Well, my dears, I am going on holiday tomorrow. Benedict Ambrose and I are going to Poland, and I will not have any internet access. I'm going to rest my wrists and just enjoy life without pontificating or giving any advice, except perhaps on Saturday, when I appear at the Kraków bookfair and on Sunday, when I meet the Brave Women in Kraków.
So from Thursday to Monday, we will be in Kraków. From Monday to Tuesday night, we will be in Wrocław. Then on Wednesday we will go from Kraków to Częstochowa, where I will pray for you all, and on Thursday--All Saints' Day--B.A. and I will go with a friend to visit the graves of parents of John Paul II.
There is no Hallowe'en in Poland; the Poles find it shockingly unchristian, which I suppose it is. I never really thought about it before, since it always seemed to me so obviously secular and a harmless tribute to the Celtic heritage of so many Americans and Canadians, including me. At any rate, there are many important traditions in Poland around All Saints' and All Souls', and I am glad to have the opportunity to find out about them.
As usual before I get on a plane, I am thinking about my own death and what I would have to say for myself if death arrived mid-flight. Obviously I'm not going to share that with you, but as I ate my morning porridge, I wondered what I would want my last words to you to be. What would be the absolute best advice I could give to Single women, particularly the Single women who don't want to be Single?
And this may make you laugh, but what I thought was "Be clean and don't talk too much."
We live in public, and the number one law of life in public seems to be to present a pleasant appearance. And this does not mean looking like the next Cindy Crawford, but simply not looking or smelling dirty. I'm sorry if this seems so obvious, but it is so excruciating to discover that one has been unknowingly breaking this prime rule of social life, that if you have been, your friends are very unlikely to tell you. So always make sure you are scrubbed and maybe you should not wear that shirt for the third day in a row and maybe mouthwash is not an expensive frill.
Also, quit smoking if you can. Unless you are a non-smoker, you probably do not know how awful it is to be in a small enclosed space with an elderly lifelong smoker--unless it's your grandma. Somehow I never minded Grandma, and when I first smell cigarette smoke I always think of my grandma. Cooped up in a small car with an elderly man who is oozing tar from every pore, I think only of death and how sweet it might be and whether or not I will throw up before we reach our destination.
Younger smokers don't seem to present so much of a problem for me, but you never know about others. If you aren't ready to give up smoking, consider how best to eradicate the smell.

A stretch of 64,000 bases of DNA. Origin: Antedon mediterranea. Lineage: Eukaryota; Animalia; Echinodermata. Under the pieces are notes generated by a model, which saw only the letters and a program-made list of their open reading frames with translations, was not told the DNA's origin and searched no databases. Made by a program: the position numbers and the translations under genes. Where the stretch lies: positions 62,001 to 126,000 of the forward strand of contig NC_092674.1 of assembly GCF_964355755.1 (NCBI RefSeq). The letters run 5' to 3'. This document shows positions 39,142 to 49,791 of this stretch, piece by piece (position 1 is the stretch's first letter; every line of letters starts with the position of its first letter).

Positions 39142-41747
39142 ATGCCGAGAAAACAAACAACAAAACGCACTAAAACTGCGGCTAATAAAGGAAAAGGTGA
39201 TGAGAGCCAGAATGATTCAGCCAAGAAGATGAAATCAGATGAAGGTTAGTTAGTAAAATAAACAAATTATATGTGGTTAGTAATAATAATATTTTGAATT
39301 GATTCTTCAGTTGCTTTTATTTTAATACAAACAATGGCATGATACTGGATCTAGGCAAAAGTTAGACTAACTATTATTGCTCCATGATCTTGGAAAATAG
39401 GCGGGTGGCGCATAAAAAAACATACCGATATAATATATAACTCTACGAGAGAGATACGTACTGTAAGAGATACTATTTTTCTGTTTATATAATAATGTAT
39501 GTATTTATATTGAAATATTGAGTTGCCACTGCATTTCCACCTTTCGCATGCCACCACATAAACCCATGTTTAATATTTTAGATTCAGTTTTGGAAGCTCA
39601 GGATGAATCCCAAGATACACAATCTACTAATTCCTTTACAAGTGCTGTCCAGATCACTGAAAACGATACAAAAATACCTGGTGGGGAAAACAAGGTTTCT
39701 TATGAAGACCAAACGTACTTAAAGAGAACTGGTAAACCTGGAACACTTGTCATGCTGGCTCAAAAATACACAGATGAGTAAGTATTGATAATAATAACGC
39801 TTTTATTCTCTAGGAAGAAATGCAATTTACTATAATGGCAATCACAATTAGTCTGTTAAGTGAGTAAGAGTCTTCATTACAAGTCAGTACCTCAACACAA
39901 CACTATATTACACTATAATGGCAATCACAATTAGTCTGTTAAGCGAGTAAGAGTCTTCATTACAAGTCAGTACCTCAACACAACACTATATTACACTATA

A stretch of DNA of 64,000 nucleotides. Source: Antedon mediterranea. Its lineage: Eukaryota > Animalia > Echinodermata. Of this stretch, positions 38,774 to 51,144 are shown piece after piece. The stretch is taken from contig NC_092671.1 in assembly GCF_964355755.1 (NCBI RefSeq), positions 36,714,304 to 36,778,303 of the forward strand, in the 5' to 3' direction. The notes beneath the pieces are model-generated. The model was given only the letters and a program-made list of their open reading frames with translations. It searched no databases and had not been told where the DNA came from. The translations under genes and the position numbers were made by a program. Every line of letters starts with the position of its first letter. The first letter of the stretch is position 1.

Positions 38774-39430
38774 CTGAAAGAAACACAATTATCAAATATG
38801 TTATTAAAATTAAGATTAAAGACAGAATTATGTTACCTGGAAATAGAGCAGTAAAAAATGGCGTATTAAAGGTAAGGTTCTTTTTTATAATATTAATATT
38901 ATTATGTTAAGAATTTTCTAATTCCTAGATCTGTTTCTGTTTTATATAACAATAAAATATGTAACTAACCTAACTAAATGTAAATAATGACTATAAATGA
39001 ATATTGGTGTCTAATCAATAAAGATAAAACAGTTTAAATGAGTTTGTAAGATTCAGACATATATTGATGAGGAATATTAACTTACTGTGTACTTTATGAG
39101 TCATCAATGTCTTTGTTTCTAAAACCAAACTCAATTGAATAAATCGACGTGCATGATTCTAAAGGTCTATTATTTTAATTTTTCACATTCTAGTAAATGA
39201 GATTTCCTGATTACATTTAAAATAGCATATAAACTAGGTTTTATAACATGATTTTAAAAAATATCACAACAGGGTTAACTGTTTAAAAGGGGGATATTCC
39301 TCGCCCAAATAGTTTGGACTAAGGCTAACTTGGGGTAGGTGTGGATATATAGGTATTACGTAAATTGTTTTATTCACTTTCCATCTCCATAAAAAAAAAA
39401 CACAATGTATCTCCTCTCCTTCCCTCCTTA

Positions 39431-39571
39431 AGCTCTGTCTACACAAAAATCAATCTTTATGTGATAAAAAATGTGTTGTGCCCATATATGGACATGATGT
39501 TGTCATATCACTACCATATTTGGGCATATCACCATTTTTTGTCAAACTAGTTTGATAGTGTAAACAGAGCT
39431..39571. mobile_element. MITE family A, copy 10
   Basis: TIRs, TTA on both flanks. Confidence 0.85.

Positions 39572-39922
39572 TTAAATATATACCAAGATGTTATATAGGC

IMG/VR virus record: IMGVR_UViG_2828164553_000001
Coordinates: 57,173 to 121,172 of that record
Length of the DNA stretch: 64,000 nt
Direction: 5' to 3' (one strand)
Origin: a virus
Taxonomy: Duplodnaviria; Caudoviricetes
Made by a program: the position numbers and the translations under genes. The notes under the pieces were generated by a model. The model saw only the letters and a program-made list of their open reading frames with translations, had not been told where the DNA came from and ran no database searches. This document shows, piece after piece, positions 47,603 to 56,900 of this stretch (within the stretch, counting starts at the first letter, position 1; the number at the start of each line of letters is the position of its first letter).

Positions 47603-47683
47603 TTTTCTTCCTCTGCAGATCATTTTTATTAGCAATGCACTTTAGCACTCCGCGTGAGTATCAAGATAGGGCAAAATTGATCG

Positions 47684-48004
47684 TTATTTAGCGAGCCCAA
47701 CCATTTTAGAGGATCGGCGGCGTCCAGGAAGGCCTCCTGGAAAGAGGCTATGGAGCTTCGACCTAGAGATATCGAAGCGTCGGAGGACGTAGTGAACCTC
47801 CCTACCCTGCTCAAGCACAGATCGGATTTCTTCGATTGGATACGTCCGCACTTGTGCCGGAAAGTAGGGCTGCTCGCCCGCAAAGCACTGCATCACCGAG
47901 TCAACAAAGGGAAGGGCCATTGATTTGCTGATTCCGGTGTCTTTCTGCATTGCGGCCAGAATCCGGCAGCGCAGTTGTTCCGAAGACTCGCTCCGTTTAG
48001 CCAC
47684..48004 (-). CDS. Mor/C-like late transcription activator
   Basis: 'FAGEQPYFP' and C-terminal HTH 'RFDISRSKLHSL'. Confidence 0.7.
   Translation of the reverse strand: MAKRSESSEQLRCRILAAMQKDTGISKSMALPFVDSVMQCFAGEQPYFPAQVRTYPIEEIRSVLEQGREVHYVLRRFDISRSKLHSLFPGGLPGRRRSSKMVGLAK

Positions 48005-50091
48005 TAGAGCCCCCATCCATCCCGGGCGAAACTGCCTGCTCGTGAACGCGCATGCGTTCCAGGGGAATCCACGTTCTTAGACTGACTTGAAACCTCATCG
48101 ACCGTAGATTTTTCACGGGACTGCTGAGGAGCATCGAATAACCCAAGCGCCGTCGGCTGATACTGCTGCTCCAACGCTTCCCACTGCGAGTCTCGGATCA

But however scrubbed and sweet-smelling you are, you will lose friends and not influence people if you talk non-stop. It is a sad fact of life that not everyone is as interested as you are in your life, your family and your interests. And, generally speaking, men are not as interested in some subjects that women find infinitely fascinating, like the feminist movement, natural family planning, child psychology and ballet.
I write as a reformed chatterbox myself. If I did not blog, I would probably talk as much as I blog now, and that would be disastrous to my social life. I love a good conversation as much as anyone, but I have discovered that less is more, unless I am deliberately trying to shut someone up. Occasionally I slip and deliver a monologue that is basically a verbal blogpost, but for the most part I try not to do that, because it is a terrible sin to bore people. If you bore someone enough, he will want to kill himself or you, and thus you are tempting him to indulge in sinful thoughts.
If you are worried, now, that you talk to much, go and ask your bluntest, most honest friend (the one who thinks telling white lies a confession-worthy sin, as did St. Augustine) if you do. If she says "Yes", that might be painful, but not as painful as having an older female friend, who desperately wants you to get married, shout "Let HIM talk!" when you tell her you have a coffee date.
There are many reasons why you might talk too much, if you do. There is nervousness, or discomfort with silence, or an unfortunate idea that men prefer child-like women who prattle like children, or that a man who does not interject his own thoughts is admiring your wit rather than planning his escape. Whatever it is, you might want to consider how to get over it. You might even want to (all together now!) talk to a therapist.
This is not a "Woman know your limits" type lecture. In my experience, men talk just as much as women do, if not more, when they are in company. There are studies showing that men in Britain talk more in groups than women do. B.A. certainly talks more than I do, and when he is not talking, he is singing or whistling or coughing or generally making a noise, unless he is reading, in which case a deathly silence must reign. And I have given enough dinner parties to marvel at much how much men can talk compared to supposedly chatty womenfolk. Fortunately, my loquacious guests are not usually boring; no one voice dominates.
And, as we say in Scotland, that's me. Have a lovely week, and if I am spared I'll be back in early November.